Where Did the Holy Bible Come From?


My beloved spiritual children in Christ Our Only True God and Our Only True Savior,



Perhaps the days are gone when very many people have the impression that the Holy Bible was somehow mysteriously written in the English of the King James Version (KJV), all ready-made and bound in a book, at some unknown point since the day of the Apostles. Certainly, such a notion would be hard to find amongst Orthodox Christians. But in the society in which we live, perhaps many Orthodox Christians included, there is often a "that's the way it is" attitude, attached to whatever concept of "the Bible" one happens to have.

A truly Christian understanding of the Holy Scripture, however, must found in Truth...not in a thoughtless acceptance of the "received" notion in one's own circle...be that circle Orthodox, Roman Catholic, or Protestant. But Truth is a harsh master. If relentlessly pursued, it often forces dramatic changes in one's preconceived notions, religious or otherwise...and therefore, in one's whole life. Perhaps this is the reason for which it is so seldom pursued!

When we speak of "the Bible", we speak of a collection of books. The earliest of these existed in oral form long before they were written down, but attained a written form many centuries before the Birth of Our Lord. The latest of these books were written many years after His Resurrection...the very latest, probably, as late as the end of the First Century, some 60 or more years after the Resurrection. The former, of course, comprise the Old Testament, and the latter the New Testament. When Saint Paul speaks of "Scripture", it is to the Old Testament that he refers...few of the New Testament books had even been written yet, and complete agreement in the Church as to which books comprised the "New" Testament was yet several centuries off.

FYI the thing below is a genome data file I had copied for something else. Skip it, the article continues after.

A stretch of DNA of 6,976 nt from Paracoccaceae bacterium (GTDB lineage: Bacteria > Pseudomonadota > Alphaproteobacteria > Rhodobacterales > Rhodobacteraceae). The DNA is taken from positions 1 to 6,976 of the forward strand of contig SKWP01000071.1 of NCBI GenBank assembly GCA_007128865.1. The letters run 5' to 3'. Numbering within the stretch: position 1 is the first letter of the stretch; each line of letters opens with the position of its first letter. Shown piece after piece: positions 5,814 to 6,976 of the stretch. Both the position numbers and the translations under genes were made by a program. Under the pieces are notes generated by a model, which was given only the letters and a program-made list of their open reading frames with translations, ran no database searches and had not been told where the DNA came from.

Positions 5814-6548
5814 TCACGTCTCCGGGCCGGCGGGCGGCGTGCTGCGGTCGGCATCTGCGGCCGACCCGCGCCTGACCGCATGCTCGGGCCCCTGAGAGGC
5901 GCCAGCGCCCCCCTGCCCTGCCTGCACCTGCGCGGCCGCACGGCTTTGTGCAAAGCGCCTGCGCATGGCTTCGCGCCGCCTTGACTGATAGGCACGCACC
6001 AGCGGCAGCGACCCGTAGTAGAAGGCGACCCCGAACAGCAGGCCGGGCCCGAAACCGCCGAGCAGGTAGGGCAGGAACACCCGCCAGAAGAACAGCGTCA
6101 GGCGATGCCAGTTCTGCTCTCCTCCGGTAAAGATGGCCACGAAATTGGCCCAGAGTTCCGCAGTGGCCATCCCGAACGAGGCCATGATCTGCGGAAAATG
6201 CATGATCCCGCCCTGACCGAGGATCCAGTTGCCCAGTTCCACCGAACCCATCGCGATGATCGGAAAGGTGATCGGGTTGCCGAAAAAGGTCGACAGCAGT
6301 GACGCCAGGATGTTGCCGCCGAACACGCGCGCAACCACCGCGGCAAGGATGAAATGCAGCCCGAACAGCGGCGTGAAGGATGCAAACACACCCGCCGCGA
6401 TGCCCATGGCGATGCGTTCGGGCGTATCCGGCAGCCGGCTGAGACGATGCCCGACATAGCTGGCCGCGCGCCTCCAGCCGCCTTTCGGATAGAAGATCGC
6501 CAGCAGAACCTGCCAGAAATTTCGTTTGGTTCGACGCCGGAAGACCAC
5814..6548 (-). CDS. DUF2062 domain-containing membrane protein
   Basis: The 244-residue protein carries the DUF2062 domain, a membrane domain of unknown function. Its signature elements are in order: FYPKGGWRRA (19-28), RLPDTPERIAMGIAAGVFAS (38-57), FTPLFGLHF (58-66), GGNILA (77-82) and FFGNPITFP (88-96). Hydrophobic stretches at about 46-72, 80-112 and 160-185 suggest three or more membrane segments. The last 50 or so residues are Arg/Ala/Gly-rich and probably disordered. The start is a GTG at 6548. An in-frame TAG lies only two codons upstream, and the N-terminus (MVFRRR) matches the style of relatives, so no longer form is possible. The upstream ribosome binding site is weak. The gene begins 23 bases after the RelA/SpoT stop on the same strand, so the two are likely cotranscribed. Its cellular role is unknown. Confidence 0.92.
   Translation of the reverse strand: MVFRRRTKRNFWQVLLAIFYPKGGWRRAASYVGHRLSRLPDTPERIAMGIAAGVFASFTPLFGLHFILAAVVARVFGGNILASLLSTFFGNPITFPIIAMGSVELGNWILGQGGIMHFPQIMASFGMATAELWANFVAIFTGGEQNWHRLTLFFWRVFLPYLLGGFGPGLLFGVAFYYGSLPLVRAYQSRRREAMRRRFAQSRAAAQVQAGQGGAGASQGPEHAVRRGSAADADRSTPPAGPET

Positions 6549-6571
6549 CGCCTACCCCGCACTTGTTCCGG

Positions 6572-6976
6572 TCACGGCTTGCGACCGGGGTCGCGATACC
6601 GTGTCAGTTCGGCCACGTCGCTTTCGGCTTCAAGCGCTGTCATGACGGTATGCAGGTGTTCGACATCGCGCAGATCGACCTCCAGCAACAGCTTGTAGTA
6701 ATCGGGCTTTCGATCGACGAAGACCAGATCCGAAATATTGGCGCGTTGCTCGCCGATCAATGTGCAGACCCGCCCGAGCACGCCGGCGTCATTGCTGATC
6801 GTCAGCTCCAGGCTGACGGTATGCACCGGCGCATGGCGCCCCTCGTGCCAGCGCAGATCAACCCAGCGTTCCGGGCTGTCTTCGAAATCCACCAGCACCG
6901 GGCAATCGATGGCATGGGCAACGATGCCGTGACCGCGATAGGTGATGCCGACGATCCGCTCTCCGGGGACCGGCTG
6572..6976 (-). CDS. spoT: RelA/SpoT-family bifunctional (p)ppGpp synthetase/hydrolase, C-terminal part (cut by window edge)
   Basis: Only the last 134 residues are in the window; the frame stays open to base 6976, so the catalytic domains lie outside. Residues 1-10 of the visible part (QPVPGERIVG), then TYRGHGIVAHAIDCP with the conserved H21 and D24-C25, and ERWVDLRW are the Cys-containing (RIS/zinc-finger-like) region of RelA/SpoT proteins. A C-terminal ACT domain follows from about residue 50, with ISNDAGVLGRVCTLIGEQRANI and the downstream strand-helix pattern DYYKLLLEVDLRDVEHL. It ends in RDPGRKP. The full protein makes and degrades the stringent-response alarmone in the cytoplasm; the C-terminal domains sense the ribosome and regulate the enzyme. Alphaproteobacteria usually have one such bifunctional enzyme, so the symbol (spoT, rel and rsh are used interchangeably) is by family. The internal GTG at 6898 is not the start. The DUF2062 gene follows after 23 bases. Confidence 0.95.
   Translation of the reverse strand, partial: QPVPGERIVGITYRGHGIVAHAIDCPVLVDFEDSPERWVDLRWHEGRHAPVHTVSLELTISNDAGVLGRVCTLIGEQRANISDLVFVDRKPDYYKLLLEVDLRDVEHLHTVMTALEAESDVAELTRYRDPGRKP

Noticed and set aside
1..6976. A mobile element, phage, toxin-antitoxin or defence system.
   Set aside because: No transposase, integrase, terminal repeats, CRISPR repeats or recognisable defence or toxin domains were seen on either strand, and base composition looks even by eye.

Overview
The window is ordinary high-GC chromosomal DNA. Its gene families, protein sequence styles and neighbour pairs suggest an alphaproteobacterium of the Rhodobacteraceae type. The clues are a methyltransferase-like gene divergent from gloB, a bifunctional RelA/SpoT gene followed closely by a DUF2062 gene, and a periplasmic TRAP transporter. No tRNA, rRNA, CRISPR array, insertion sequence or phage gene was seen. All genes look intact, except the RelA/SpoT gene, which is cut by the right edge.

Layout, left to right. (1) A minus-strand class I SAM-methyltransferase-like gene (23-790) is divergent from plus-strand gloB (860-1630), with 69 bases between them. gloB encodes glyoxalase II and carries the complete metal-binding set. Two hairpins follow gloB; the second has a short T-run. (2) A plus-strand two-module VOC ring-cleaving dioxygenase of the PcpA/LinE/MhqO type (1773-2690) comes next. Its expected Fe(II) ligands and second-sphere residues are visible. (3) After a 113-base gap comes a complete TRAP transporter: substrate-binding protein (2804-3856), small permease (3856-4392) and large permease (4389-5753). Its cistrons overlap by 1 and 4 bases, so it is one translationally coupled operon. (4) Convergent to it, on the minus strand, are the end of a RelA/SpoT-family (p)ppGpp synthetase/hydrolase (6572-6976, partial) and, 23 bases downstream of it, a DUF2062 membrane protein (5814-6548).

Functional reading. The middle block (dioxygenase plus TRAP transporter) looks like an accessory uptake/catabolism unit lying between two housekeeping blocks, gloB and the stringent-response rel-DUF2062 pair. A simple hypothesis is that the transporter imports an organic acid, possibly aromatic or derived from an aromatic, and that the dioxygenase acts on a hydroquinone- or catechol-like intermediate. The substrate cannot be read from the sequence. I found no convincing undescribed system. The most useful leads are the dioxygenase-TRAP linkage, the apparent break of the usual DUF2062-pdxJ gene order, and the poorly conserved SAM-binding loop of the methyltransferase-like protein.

The Church existed...for nearly 500 years before anything identical to what we now call "the Bible" could have been printed.


Yes...the Church existed in all her majesty and glory for nearly 500 years before anything identical to what we now call "the Bible" could have been unquestionably printed (had there been any printing presses). In fact, the many individual books, of both Old and New Testaments, existed first in papyrus scrolls, then later in hand-copied huge volumes containing one or a very few books on vellum or similar material. A complete "Bible", had it been possible to assemble one, would have occupied a good-sized set of bookshelves.

But the contents of those shelves would have varied considerably from place to place, as we shall see. In this regard, however, the history of the Old and New Testaments differ considerably. Curiously, nonetheless, the notion common amongst many Protestants that "Catholics" have a "different Bible" from that which they acknowledge (and therefore, presumably, Orthodox Christians as well) pertains exclusively to the Old Testament. This question, that of the "different Bible", is likely to be one of the first to arise in any fundamental conversation between Orthodox Christians and Protestants.

The Old Testament